Four Waterfalls of Siniloan

Nothing to do on a beautiful day, so why not re-explore the hidden gems of Siniloan, Laguna. Magtanggal din ng kati ng paa haha.  

The destination: Mt. Romelo of the Sierra Madre Mountain Range. 

We started our trek at Barangay Macatad and after more than an hour of navigating the muddy trail, we reached our first stop - Buruwisan Falls.

Towering at the height of 180 feet, the picturesque Buruwisan Falls is the most known of the Siniloan waterfalls. Hundreds of tourists flock to this place especially on weekends.

Next - Lanzones Falls. 

This 70-ft waterfalls has mystique ambiance  After hours of walking under the sun, it’s rewarding to soak your tired body in its small and cold water pool. The surrounding sharp, jagged rocks are also ideal for practicing your rock climbing skills.  Too bad it’s high noon, so no birds in the area.

To reach the next falls, one must pass (and swim) this beautiful gorge.

And then... Batya-batya Falls. 

The name was derived from the deep catch-basin that separates the two-cascading small falls.

After another hour of river trekking upstream, we reached our last stop – Sampalok Falls. 

This is the most majestic of all the Siniloan waterfalls and very few visit this spot because of its distance from Buruwisan. It felt we have our own private water pool!

Late afternoon, we dragged ourselves out of the water and started our descent with smiles on our faces.


Mt. Romelo was a favorite weekend destination during our college years. However, incidents of robbery and hold-up became prevalent in the past years and we stopped visiting this place. Today, it seems local officials manage to stop (or contain) these crimes. Still, extra precaution and vigilance are advised when visiting this place.


Wildlife Week: Birding in the City (2)

On January 25, I joined the 2013 Asian Waterbird Census (AWC) spearheaded by the Wild Bird Club of the Philippines and Department of Environment and Natural Resources. An annual endeavor since 1987, AWC aims to identify and monitor wetlands of international and national importance. 

Our mission for this day: count the waterbirds in the Las-Pinas Paranaque Critical Habitat and Ecotourism Area (LPCHEA).

LPCHEA hosts the few remaining mangrove forests in Metro Manila. It is a declared bird sanctuary and provides temporary haven for thousands of migrating birds taking the East Asian Flyway during the months of September to March.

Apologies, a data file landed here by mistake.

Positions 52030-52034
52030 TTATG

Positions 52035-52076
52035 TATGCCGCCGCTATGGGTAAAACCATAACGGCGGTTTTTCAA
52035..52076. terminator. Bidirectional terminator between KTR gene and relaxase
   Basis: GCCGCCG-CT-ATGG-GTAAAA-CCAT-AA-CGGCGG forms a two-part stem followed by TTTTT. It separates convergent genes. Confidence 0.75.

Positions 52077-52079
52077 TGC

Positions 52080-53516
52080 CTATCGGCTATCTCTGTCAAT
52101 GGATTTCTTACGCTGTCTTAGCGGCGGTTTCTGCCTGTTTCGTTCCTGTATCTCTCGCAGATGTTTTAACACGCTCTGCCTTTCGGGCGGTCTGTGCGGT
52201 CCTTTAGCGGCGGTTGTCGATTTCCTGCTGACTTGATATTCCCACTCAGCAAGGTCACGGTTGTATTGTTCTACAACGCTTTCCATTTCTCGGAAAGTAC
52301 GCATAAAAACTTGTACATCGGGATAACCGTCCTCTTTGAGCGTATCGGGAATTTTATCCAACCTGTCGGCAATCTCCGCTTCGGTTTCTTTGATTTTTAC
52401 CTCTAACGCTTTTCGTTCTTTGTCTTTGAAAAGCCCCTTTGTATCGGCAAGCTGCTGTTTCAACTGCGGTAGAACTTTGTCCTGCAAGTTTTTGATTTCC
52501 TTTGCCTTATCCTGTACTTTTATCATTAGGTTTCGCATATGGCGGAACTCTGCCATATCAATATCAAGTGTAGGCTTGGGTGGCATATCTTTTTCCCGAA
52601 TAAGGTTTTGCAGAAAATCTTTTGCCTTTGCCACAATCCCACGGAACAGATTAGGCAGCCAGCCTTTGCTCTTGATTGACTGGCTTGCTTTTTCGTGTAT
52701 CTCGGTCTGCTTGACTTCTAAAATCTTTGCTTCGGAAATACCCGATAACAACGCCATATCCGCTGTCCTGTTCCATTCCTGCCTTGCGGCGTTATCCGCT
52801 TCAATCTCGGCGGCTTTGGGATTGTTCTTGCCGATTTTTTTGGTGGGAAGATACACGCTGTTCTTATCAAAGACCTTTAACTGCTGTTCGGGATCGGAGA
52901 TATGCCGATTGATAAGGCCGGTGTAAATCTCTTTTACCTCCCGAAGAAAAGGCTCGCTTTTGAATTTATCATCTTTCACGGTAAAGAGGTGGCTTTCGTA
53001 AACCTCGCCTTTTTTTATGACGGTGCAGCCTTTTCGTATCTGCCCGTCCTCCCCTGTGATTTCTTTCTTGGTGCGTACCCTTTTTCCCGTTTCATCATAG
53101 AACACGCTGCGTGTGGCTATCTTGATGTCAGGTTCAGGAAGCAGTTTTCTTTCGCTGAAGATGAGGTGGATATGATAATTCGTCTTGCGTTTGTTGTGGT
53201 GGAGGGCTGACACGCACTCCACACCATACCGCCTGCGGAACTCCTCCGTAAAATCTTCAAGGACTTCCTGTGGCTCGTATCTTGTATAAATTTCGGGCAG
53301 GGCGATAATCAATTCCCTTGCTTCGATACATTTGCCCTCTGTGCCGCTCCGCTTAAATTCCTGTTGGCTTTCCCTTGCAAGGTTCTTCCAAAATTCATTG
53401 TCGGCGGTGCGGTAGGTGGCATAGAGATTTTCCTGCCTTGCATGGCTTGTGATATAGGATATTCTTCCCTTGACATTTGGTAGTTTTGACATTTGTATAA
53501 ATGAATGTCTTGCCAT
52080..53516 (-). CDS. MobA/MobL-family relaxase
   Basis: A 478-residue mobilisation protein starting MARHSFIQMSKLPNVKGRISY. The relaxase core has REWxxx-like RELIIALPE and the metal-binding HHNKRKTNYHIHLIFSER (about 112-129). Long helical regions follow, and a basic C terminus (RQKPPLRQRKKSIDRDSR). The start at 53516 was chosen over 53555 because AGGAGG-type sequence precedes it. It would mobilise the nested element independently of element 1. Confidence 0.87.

We started at the break of dawn and instantly saw flocks and flocks of little egret, great egret, black-winged stilt, common greenshank, common redshank and whiskered-tern. We also saw flocks of black-crowned night heron, little heron, Asian golden-plover, Kentish plover and even endemic Philippine duck.

After four hours, we counted a total of 2,230 water birds!

LPCHEA is an important ecosystem and yet, it is besiege by different ecological problems such as marine pollution, solid waste and the threat of continuing reclamation project by the national government. If the project pushes through, LPCHEA’s mangroves, ponds and lagoons will be wiped out of the map.


LPCHEA is located along the Coastal Road going to Cavite. The WBCP and other environmental organizations, fisherfolk groups and communities continue to oppose the planned reclamation project at LPCHEA.   

Wildlife Week: Birding in the City (1)

The fourth week of the year was full of surprises and amazing wildlife encounters. It’s mind-boggling and surreal to meet face-to-face magnificent creatures even in disturbed, hostile and highly-polluted environment.  Beauty really exists wherever you go.

Kicking off the wildlife week: birding at the La Mesa Eco-park (LMEP). LMEP is one of the very few mini-forests in Metro Manila and a favorite weekend destination of families, friends and students.

Arriving at 7:00am, we were first greeted by LMEP’s full-time residents: the kilyawan (black-naped oriole), tariktik (barred-rail), kasaykasay (white-collared kingfisher), common moorhen and white-breasted waterhen. Then migrant birds started to show up; tarat (brown shrike), tagak (little egret), susulbot (common kingfisher) and yellow wagtail

Above us, pair of Chinese goshawks and ospreys flew in circles.

Inside the park’s forest trail, we saw the two recently discovered residents of LMEP: the Luzon-endemic ashy ground-thrush and the scaly ground-thrush. Both birds are uncommon, inconspicuous  and very hard to see in the wild.  Thanks to the tip of fellow birding friends, we stationed ourselves near the bird's “hang-out” area. After 30 minutes of waiting patiently, we were rewarded... 

The ashy ground-thrush playfully hopped around us.

The scaly ground-thrush kept on feeding while blending itself magnificently into its surrounding.

For almost an hour, we watched these beautiful winged-creatures. We also saw a green tree-frog and another beautiful bird, a mangrove blue-flycatcher.

A wonderful Sunday morning indeed.

Bird photos by Anne Larracas

LMEP, Quezon City


Also check the next story: Birding in Las-Pinas Bird Sanctuary.